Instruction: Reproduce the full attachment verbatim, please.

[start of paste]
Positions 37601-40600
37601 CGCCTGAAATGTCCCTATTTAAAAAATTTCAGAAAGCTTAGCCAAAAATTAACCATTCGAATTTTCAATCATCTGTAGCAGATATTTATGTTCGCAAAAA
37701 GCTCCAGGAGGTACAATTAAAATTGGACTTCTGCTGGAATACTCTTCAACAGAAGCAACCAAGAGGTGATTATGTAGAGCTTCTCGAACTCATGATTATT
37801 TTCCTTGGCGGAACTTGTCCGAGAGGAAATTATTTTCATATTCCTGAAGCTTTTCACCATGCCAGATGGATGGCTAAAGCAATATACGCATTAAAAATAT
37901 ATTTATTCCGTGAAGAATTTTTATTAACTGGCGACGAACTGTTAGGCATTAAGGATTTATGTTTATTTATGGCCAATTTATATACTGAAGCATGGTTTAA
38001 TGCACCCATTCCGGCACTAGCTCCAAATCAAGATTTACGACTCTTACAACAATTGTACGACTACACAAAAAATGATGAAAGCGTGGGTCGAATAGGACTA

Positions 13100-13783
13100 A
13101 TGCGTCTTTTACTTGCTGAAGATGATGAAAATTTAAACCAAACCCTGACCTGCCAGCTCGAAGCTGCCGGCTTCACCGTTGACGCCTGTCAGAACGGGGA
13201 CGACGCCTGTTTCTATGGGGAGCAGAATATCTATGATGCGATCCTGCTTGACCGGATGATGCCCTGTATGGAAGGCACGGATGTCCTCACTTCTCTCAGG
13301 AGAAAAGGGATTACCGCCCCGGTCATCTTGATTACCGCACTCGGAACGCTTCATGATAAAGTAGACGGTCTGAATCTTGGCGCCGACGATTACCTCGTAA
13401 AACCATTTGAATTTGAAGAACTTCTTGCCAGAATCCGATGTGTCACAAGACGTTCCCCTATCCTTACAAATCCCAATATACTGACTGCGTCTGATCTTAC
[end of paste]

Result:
Positions 37601-40600
37601 CGCCTGAAATGTCCCTATTTAAAAAATTTCAGAAAGCTTAGCCAAAAATTAACCATTCGAATTTTCAATCATCTGTAGCAGATATTTATGTTCGCAAAAA
37701 GCTCCAGGAGGTACAATTAAAATTGGACTTCTGCTGGAATACTCTTCAACAGAAGCAACCAAGAGGTGATTATGTAGAGCTTCTCGAACTCATGATTATT
37801 TTCCTTGGCGGAACTTGTCCGAGAGGAAATTATTTTCATATTCCTGAAGCTTTTCACCATGCCAGATGGATGGCTAAAGCAATATACGCATTAAAAATAT
37901 ATTTATTCCGTGAAGAATTTTTATTAACTGGCGACGAACTGTTAGGCATTAAGGATTTATGTTTATTTATGGCCAATTTATATACTGAAGCATGGTTTAA
38001 TGCACCCATTCCGGCACTAGCTCCAAATCAAGATTTACGACTCTTACAACAATTGTACGACTACACAAAAAATGATGAAAGCGTGGGTCGAATAGGACTA

Positions 13100-13783
13100 A
13101 TGCGTCTTTTACTTGCTGAAGATGATGAAAATTTAAACCAAACCCTGACCTGCCAGCTCGAAGCTGCCGGCTTCACCGTTGACGCCTGTCAGAACGGGGA
13201 CGACGCCTGTTTCTATGGGGAGCAGAATATCTATGATGCGATCCTGCTTGACCGGATGATGCCCTGTATGGAAGGCACGGATGTCCTCACTTCTCTCAGG
13301 AGAAAAGGGATTACCGCCCCGGTCATCTTGATTACCGCACTCGGAACGCTTCATGATAAAGTAGACGGTCTGAATCTTGGCGCCGACGATTACCTCGTAA
13401 AACCATTTGAATTTGAAGAACTTCTTGCCAGAATCCGATGTGTCACAAGACGTTCCCCTATCCTTACAAATCCCAATATACTGACTGCGTCTGATCTTAC